“Humanity has spent the last 4,000 years trying to figure out how the universe works. There have only been a few times when we’ve made a major leap forward, and this is one of those times.”
That is how Robert Scherrer, chairman of the physics department, explained the significance of the announcement that an international team of scientists working at the world’s largest atom smasher, the Large Hadron Collider, made in the wee hours of the morning of July 4.
Two groups of experimenters working at the LHC reported from Geneva that they had clear evidence for the existence of a new subatomic particle and this particle has some of the basic properties predicted for the Higgs boson. The long-sought particle is the final missing ingredient in the standard model, the general framework that physicists have developed to explain the behavior of all the known sub-atomic particles. In particular, it is associated with a field thought to endow elementary particles with mass.
Scherrer wasn’t involved in the discovery, but Vanderbilt has a small group of physicists and students who are members of one of the two experiments – the Compact Muon Solenoid (CMS) detector – that made the announcement at 2 a.m. Nashville time.
Two of them – Professor Julia Velkovska and Associate Professor Will Johns – were in Geneva at the headquarters of CERN, the European research center that operates the LHC, and another two, Professors Paul Sheldon and Charles Maguire, were in Nashville and stayed up all night to watch the videocast. The fifth member of the team, Professor Vicki Greene, was traveling. “I also stayed up all night to watch the videocast; I wasn’t going to miss the Higgsmania,” she emailed.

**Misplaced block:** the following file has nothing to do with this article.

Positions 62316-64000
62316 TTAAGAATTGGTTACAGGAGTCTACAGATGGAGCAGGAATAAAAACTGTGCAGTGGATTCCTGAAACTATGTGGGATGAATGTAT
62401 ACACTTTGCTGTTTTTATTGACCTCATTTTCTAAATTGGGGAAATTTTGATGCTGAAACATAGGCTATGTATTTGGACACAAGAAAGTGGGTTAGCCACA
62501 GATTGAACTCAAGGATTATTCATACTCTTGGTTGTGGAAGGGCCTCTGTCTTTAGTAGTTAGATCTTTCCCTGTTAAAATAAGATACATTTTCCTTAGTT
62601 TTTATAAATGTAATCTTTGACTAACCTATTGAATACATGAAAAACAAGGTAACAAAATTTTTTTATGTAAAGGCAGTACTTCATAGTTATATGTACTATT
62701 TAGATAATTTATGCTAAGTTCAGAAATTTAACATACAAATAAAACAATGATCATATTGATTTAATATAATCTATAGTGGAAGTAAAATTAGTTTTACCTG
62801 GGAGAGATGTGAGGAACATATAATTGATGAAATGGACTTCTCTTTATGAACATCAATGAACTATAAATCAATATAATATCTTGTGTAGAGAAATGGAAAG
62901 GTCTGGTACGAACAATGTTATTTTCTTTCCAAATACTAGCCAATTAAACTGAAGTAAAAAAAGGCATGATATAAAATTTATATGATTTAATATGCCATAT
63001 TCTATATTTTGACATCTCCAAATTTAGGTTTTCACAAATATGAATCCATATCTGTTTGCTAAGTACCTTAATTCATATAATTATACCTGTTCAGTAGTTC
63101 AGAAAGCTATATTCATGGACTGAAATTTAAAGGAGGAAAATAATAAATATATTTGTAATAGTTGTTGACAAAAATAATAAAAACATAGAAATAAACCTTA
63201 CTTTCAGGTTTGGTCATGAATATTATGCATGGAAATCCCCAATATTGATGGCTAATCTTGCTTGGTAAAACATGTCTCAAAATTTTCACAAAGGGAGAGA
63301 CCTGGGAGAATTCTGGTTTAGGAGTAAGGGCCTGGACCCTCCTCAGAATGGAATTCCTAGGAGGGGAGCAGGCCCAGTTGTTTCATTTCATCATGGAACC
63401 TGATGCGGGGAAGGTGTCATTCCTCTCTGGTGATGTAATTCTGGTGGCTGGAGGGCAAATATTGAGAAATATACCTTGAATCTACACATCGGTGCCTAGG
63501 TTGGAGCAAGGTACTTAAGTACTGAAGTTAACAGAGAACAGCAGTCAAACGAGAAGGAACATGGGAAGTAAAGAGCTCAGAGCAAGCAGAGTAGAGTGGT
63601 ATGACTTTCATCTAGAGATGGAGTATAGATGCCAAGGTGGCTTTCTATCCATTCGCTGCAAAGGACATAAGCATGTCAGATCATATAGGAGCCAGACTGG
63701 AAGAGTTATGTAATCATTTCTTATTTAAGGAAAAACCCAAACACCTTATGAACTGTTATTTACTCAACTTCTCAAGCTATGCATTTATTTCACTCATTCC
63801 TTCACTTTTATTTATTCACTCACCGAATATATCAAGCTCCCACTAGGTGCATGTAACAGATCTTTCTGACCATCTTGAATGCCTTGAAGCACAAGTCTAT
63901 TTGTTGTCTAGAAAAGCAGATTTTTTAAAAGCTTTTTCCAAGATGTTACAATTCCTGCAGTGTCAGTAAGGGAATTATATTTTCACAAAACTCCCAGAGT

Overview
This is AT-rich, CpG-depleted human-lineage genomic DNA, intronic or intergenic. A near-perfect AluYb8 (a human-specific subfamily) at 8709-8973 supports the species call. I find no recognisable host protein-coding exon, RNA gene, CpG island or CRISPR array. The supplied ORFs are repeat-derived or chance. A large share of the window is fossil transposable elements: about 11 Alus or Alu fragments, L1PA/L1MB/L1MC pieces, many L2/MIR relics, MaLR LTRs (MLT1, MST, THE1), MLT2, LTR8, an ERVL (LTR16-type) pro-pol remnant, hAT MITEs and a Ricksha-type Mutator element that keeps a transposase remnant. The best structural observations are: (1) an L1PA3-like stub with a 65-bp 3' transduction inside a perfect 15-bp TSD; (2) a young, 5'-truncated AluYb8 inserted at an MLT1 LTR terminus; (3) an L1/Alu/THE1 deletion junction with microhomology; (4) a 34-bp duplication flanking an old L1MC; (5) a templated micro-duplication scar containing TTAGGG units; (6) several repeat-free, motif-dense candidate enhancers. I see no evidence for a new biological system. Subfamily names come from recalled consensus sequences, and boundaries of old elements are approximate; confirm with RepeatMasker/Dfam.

“The room was full and everybody was very excited,” said Velkovksa, who watched from one of the CERN conference rooms. “Our experiment went first. When our spokesman got to the point where he showed the data everyone stood up and applauded. I’ve never seen this before at a physics event.”
Velkovska added that the most satisfying part of the announcement for her was when the presenter for the other experiment displayed their data and it was clear that they independently had gotten the same results.
For Maguire, the emotional peak of the event was when the CMS spokesman put up the data on the screen. “[lquote]He put up one slide where it was very clear that the Higgs was there, and he showed this slide, and then he stopped speaking for about 10, 15 seconds, just gazing at it, because he was entranced by it.[/lquote] After 40 years of searching for this thing, there it stood, very prominent, no doubt about it, and it was just about the most thrilling moment of the whole presentation for me when he did that.”
The discovery of the illusive particle was a technological and scientific tour de force. According to the scientists, it was comparable to locating three specific grains in a swimming pool filled with sand. First they needed an atom smasher that was bigger and more expensive than a single nation could afford.
The LHC cost more than $6 billion to construct. To search for the Higgs, this gigantic instrument, which fills a ring-shaped tunnel 17 miles long, accelerates two beams of protons in opposite directions to speeds approaching 99.9999 percent of the speed of light and then smashes them together.